Grade: Easy. Suitable for all levels of fitness. Adults and Children.
Distance: The trail loop is 5km long and takes about 50 minutes to complete.
Points of Interest: The Monastery, The Lower Lake Wetlands and The Oak Woodlands.
Moderate Glendalough Walks
There are two walks in Glendalough that are of Moderate difficulty, meaning that they are of short distance but may at times feature a steep incline. Both walks take under 40 minutes to complete.
Trail 3: Poulanass (The Pink Route)
This trail leads to the Poulanass Waterfall. In Irish, ‘Poll an Eas’ means ‘hole of the waterfall’. The route starts at the national park information centre and continue up towards the water fall, eventually passing over the falls and through mixed woodlands.
Grade: Moderate (Is steep starting off)
Distance: The trail lasts for 1.6km and takes about 40 minutes to complete.
Points of Interest: Poulanass Waterfall and Plunge Pools
Trail 4: Poulanass and St. Kevin’s Cell
This short trail is part of the spinc route. It incline steeply along side the Poulanass Waterfall passing St. Kevin’s Cell along the way. It offers beautiful side views and an overlook of the upper lake.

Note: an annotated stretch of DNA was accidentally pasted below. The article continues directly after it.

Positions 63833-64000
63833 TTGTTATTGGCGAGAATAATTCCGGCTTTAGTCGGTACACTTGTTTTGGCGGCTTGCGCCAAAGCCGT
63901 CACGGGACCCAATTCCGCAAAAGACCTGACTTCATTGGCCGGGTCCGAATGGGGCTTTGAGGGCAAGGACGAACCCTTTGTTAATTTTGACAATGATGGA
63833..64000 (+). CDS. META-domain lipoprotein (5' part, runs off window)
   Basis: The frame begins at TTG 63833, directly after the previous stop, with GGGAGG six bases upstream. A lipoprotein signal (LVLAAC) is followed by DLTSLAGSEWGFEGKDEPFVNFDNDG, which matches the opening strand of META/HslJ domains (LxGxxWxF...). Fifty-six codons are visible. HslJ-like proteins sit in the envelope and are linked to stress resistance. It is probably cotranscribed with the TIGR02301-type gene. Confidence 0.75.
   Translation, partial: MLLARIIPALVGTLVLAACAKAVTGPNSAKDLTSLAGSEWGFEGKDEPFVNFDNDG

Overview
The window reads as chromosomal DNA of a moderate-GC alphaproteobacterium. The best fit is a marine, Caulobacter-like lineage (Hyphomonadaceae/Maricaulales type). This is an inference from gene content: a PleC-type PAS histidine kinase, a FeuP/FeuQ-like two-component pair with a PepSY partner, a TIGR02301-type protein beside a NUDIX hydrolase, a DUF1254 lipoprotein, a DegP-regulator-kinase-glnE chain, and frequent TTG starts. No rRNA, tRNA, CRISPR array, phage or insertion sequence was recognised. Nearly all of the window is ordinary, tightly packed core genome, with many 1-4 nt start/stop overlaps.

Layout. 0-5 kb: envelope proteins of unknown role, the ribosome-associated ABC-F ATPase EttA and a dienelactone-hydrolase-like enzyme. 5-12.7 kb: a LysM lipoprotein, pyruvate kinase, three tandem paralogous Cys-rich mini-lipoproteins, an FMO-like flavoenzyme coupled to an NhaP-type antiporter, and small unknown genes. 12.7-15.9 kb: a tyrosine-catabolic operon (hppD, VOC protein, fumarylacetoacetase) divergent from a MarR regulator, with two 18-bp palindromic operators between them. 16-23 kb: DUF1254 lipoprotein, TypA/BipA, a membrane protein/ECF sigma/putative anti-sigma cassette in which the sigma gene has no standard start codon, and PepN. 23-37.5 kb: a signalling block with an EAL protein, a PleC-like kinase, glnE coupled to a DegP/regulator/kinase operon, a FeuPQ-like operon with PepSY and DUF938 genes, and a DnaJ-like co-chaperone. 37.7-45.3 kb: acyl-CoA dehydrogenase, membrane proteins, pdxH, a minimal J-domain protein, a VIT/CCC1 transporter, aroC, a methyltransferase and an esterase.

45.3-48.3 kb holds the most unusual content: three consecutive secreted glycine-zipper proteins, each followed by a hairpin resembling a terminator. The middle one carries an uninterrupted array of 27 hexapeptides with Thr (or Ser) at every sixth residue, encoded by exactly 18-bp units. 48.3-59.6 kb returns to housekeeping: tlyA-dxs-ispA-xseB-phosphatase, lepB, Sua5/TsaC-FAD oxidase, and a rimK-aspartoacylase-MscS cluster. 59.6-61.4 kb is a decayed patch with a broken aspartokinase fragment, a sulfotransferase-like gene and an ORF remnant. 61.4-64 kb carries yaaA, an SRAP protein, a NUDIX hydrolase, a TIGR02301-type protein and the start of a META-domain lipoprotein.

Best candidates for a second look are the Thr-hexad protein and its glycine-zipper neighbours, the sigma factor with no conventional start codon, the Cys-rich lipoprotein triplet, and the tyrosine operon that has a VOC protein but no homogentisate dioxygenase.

Grade: According to the Glendalough map guide this is a moderate trail, it is however rather steep. There are steps on the trail to help with the incline.
Distance: The trail is 1 km and take about 30 minutes to complete.
Points of Interest: Poulanass Waterfall, St. Kevins Cell and the Upper Lake.
Moderate Ramble Glendalough Hikes
According to the glendalough guide map there are two hiking trails that are slightly harder than a moderate rating due to length. The incline of these hikes last for a longer period of time then a typical hike of moderate difficulty.
Trail 5: The Derrybawn Woodland Trail (The orange route)
The orange route is a nice alternative to Glendalough’s hardest trail, the Spinc. The trail offers phenomenal views of the entire valley, so get ready to see the monastery and the upper and lower lake from above. The is even a spot to sit at the top and watch the world go by.
Grade: The Glendalough map guide describes this trail as a ramble, meaning it is of moderate difficulty with prolonged inclines.
Distance: the trail is 8km long and takes about 2 hours to complete.
Point of Interest: The Scenic Valley View Point.
Trail 6: The Woodland Road (The Grey Route)